Clarity is impossible apart from simplicity.  Consider the plain language used by both Shakespeare (if you discount a few archaic words like “forsooth”) and Frost.  Plain language conveys life wisdom, as nothing else on earth can do.  Apart from reflecting on life wisdom, we humans cannot live sensitively and circumspectly as we were designed to live.  When plain language is embodied in soul-imprinting rhyme and meter, the reader grows in his or her understanding of life!  Here is a case in point:

“Blow blow, thou winter wind.

Thou are not so unkind

As man’s ingratitude;

Thy tooth is not so keen,

Because thou art not seen,

Although thy breath be rude.”

William Shakespeare, AS YOU LIKE IT

Simple English words, clarity of meaning, and universal life wisdom—-encompassing many cultures and customs!

Robert Frost spins his life messages in earthy symbols and metaphors, which any lover of poetry (and nature) can easily decipher.  “The woods are lovely, dark, and deep” (inviting the poet to retreat and give up,  or just “get away from it all”).  “But I have promises to keep, and miles to go before I sleep . . . .”  (The poet cannot give up because he has people who need him, loved ones who depend on him, work yet to be done on earth). 

Metaphors and symbols are never obscure when 1) They are based on widely familiar visuals, 2) They are expressed in plain language, and 3) They speak to universal emotions and issues.  Great poetry may be profoundly personal, but it is never entropic; it is universal in scope.  Great poetry is simple, clear, understated, and it is musicalhence its lasting power.  Just as haunting scores (such as the melodies from PHANTOM OF THE OPERA) role around in our head, structured poetry stays in our mind.  Great poetry is unforgettable.

Robert Frost wrote “Stopping by Woods on a Snowy Evening” at what may have been the darkest hour of his personal life.  He wanted to give up, but he didn’t.  Instead he focused on the fact that he had promises to keep.  Dark times are a human universal.  You have dark times.  I have dark times.  But like the poet, we have promises to keep and miles to go before we sleep!  We are inspired and uplifted by Robert Frost’s resolve!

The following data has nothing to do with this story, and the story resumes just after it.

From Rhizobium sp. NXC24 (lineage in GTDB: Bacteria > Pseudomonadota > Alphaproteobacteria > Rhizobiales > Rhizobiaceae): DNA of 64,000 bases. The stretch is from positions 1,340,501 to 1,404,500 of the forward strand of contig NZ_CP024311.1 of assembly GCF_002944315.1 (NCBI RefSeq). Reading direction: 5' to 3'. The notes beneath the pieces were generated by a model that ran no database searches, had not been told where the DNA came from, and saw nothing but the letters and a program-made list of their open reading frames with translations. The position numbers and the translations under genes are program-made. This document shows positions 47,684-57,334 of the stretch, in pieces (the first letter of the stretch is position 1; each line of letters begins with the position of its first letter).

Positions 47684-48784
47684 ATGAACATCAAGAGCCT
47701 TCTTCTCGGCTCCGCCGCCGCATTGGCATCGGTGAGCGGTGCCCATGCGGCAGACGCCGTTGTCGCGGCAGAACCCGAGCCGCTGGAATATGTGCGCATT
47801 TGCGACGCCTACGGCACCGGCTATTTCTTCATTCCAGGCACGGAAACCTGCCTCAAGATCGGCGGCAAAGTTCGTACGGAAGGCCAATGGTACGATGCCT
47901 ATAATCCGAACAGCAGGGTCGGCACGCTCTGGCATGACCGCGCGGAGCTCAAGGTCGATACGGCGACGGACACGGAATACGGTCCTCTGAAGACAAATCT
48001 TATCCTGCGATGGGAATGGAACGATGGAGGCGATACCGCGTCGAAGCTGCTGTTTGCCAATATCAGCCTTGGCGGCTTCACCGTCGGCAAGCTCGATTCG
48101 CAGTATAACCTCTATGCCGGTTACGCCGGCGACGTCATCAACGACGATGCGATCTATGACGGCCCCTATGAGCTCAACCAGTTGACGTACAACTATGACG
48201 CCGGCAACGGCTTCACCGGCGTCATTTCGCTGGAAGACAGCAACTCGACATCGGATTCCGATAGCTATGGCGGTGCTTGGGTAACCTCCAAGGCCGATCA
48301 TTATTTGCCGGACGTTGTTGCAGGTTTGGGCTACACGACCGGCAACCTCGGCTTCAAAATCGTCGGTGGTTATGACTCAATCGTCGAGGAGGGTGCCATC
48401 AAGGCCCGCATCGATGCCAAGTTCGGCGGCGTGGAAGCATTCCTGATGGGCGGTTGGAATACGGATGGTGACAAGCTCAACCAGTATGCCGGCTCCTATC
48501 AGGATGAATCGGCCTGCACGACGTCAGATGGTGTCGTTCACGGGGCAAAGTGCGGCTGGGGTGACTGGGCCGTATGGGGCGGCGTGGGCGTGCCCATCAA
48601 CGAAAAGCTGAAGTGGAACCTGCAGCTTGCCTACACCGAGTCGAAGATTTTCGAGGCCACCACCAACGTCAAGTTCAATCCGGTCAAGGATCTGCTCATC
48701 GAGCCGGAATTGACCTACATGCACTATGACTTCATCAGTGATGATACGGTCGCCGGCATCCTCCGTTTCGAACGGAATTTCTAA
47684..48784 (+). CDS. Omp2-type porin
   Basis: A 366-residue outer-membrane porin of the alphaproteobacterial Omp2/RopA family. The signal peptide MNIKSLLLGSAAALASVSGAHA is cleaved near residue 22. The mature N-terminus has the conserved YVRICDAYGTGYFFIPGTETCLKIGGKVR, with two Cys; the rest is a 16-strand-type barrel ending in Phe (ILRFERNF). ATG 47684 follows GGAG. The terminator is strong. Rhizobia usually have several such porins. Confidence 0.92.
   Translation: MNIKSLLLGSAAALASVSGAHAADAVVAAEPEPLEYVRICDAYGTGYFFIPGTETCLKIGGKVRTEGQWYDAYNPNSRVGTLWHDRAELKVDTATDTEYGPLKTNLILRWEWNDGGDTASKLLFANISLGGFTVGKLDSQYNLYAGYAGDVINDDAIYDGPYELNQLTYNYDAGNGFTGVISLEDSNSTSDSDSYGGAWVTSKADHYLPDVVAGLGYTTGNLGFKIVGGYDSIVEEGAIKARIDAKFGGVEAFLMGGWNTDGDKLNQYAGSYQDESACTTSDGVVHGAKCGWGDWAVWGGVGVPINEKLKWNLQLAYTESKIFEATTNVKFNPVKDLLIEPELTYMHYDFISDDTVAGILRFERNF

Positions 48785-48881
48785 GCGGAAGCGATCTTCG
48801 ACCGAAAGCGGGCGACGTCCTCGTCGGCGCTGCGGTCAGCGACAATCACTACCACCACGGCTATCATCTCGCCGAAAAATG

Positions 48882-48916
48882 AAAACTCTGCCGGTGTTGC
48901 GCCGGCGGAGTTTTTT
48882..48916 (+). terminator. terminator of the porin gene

Clarity, Simplicity, Musicality, Wisdom:  These are the ingredients of a fine poem.  These are also some of the ingredients of a good life!  The ages have provided a wealth of great poetry.  The world would do well to slow down, read the work of past poets, and reflect!

Margaret L. Been, ©2011

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The 9/11/2011 memorial service at the Pentagon underscored for me the value of reverent ceremony.  I believe that we humans desperately need ceremony with substance behind it.  Obviously, down through history there have been ceremonies and rituals devoid of meaning—and some which have been perverted, pagan, and even evil in content.  But as a civilized nation, allegedly a CHRISTIAN nation (which I wish the USA could still claim to be!) we need ceremonies such as yesterday’s 9/11 memorials—ceremonies which quiet our hearts and minds, cause us to reflect, and encourage the best in us.

Ceremony is characterized by respect, a quality sadly lacking in mainstream America today.  Ramifications of our culture’s lack of respect (and lack of ceremony) may be evidenced in poor manners, which are rampant.  Crass table manners, loud cell phone chatting in public, and sloppy attire at occasions which call for a degree of formality are just a few indications that our nation no longer stands on ceremony or values respectful manners.  Even the ceremony of singing our National Anthem at our pro-football games is highjacked by soloists who belt out “The Star Spangled Banner” as if it were some tawdry nightclub “tune”. 

I’ve always loved high school and college graduation ceremonies.  To me, the concept of a young person launching into adult life is immensely touching.  How disillusioned I was, years back, when I attended a University of Wisconsin, Madison commencement where champagne corks flew and many of the graduates horsed around noisily during the program! 

Conversely, I was recently encouraged to witness a commencement at St. Norbert’s College in Green Bay, Wisconsin where an atmosphere of decorum prevailed, where participants and viewers were inspired by the fact that dignity and respect are not totally dead!